Today our “second wave” of Everest and Lhotse climbers were in Camp 2! They climbed part way up the Lhotse face toward Camp 3 (7230m/23,720ft), and then returned back down to Camp 2 (6500m/21,325ft) at the head of the Western Cwm. Tomorrow, they plan to descend back to base camp (5364m/17,598ft), and that will wrap up their acclimatization rotation. They’ve spent two nights at Camp 1 (6050m/19,849ft) and three nights at Camp 2 as of tomorrow.
Meanwhile, our “first wave” of Everest–Lhotse climbers are down here in Namche Bazaar (3440m/11,290ft). We flew down here yesterday morning from base camp. It was a beautiful helicopter flight, and since then, we’ve been enjoying hot showers, eating good food and sucking up all the extra oxygen down here, which feels great! So, we’re just resting and biding our time, recuperating for our summit push which is still a little ways off. Right now we’re waiting for high winds to ease on the upper mountain so that our Sherpa team can carry oxygen and other supplies up as high as the South Col (7900m/25,919ft), and then we’ll start looking for a summit window.
Our Nuptse climbers moved up to high camp at the foot of the route this afternoon. They’re currently resting in high camp and preparing for a summit attempt that will start late tonight. Most of the route is fixed, and if the weather permits, then our climbers and our rope-fixing team will complete the route to the summit tomorrow morning.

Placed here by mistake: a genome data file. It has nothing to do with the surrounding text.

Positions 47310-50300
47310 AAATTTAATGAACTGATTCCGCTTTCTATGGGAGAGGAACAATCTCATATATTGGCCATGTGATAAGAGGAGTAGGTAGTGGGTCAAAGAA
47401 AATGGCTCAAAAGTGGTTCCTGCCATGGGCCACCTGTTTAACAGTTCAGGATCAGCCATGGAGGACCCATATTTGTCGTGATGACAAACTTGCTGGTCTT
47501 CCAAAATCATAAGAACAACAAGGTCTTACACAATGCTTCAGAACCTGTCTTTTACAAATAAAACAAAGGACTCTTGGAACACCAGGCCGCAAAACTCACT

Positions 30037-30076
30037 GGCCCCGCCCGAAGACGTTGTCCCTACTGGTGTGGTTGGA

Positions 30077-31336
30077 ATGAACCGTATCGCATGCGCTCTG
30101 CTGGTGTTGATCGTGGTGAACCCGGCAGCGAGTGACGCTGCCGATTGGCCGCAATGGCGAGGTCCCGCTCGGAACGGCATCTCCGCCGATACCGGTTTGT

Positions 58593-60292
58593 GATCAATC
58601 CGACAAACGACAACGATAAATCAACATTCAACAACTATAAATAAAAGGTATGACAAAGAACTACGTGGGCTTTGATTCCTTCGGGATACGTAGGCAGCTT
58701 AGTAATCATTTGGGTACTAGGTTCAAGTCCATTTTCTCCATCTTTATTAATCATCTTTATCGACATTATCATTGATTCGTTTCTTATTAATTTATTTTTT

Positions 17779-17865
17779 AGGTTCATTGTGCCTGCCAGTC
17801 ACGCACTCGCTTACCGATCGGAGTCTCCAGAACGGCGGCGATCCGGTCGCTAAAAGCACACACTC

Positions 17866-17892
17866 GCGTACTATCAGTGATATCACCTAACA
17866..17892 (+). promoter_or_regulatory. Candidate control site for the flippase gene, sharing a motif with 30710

Hi this is David from a sunny Namche Bazaar. We continue the recuperation process , which mainly involves eating a lot, a lot of the time. Dinner is in the delightful Eat Smart restaurant with excellent food and excellent hygiene , some of the team have ventured safely onto the freshly prepared salads , health giving and tasty. There are lovely day walks off the main trail with very few trekkers, these will keep us occupied between eating.
It’s been 6 days since I came down from the high altitude camps.
It’s been very windy, so not 2nd rotation yet.
This morning we decided to move our bodies & make a quick ascent to Pumori High Camp.
The views there are spectacular
Today is a rest day.
After our rest day in camp 1, we were feeling good and so we trekked higher up the Western Cwm and settled into our tents at Camp 2, at approx 21,000ft. It’s this day where the weather starts to become difficult with cold, snow, and wind for the foreseeable future.
It’s incredible how commercial expedition has developed into standard luxury services. We even have a separate Chinese kitchen!
Despite all well-considered services, our physical sufferings were real.. 2 nights at camp 2, I coughed myself up whenever I fell asleep, so basically not much sleep at night.. it was such a relief for me on the day we descended to BC.. no headache though, which was a positive note.
I wasn’t sure if it was because I have already caught Covid or it was just Khumbu cough, but didn’t feel good. The 4-day rotation felt like a life rotation…
Nonetheless, I did have great fun exploring the route from BC-Lhotse wall, and felt the real Everest. My teammates are all saying they are tired and don’t wanna go back to Khumbu, but I’m actually excited and looking forward to it
No rush, but eventually.
Climbing The Seven Summits Team